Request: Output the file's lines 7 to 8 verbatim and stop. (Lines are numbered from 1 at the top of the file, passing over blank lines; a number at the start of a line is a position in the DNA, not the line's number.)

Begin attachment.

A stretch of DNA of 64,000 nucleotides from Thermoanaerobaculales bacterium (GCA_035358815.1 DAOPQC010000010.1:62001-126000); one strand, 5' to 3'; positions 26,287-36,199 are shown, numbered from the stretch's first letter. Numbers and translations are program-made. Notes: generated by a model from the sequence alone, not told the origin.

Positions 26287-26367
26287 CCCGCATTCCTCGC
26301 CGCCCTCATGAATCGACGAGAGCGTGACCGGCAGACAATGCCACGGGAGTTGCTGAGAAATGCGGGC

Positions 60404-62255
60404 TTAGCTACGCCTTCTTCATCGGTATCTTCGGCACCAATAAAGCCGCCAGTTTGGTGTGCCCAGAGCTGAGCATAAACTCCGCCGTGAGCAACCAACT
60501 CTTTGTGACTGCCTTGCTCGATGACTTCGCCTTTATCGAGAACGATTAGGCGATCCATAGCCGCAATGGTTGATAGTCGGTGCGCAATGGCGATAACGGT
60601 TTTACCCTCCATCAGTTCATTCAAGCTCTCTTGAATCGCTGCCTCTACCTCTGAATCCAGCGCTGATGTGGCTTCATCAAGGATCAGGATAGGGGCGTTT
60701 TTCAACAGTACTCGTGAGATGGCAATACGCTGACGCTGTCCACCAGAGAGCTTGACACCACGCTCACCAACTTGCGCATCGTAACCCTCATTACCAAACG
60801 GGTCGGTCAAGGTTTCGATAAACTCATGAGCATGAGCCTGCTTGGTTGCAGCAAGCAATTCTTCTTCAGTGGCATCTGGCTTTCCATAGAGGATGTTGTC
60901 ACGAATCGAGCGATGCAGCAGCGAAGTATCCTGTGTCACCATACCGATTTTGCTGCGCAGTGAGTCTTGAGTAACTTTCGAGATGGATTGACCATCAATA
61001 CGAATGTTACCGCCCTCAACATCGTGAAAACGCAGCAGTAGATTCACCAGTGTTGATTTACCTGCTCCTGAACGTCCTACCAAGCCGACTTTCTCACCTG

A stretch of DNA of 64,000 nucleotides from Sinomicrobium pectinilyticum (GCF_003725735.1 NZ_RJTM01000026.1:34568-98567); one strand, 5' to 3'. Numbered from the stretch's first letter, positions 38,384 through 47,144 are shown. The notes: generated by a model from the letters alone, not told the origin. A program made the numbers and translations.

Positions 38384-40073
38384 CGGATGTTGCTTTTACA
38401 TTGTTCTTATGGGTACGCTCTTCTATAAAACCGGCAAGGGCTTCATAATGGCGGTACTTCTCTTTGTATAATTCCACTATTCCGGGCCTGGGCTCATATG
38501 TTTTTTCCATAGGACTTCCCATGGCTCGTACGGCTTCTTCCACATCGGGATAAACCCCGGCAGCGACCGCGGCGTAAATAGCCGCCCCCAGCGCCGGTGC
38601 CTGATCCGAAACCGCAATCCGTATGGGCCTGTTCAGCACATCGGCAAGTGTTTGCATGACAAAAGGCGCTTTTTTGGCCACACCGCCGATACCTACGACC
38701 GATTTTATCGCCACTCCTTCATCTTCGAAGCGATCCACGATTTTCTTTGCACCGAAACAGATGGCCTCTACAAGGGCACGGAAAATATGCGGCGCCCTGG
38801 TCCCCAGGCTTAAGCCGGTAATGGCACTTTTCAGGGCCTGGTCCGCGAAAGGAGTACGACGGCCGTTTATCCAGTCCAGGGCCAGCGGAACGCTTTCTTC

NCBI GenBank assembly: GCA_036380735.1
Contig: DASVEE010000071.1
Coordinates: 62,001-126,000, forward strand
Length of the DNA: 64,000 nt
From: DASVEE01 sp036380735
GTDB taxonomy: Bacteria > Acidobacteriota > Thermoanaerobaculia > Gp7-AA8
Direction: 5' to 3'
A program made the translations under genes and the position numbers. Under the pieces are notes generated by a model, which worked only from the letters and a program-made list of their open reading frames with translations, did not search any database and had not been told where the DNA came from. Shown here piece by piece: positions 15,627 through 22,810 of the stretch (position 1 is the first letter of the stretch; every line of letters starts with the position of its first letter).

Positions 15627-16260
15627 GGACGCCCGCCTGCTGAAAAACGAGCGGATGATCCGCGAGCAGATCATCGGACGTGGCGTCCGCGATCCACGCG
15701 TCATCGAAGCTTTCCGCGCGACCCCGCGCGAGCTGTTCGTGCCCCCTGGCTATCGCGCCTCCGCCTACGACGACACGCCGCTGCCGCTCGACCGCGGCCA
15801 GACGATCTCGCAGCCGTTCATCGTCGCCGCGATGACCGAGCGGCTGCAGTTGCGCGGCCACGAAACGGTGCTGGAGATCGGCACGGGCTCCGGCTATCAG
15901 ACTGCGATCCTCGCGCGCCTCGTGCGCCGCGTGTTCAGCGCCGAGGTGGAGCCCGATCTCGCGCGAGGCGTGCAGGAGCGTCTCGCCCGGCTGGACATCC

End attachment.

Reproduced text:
60501 CTTTGTGACTGCCTTGCTCGATGACTTCGCCTTTATCGAGAACGATTAGGCGATCCATAGCCGCAATGGTTGATAGTCGGTGCGCAATGGCGATAACGGT
60601 TTTACCCTCCATCAGTTCATTCAAGCTCTCTTGAATCGCTGCCTCTACCTCTGAATCCAGCGCTGATGTGGCTTCATCAAGGATCAGGATAGGGGCGTTT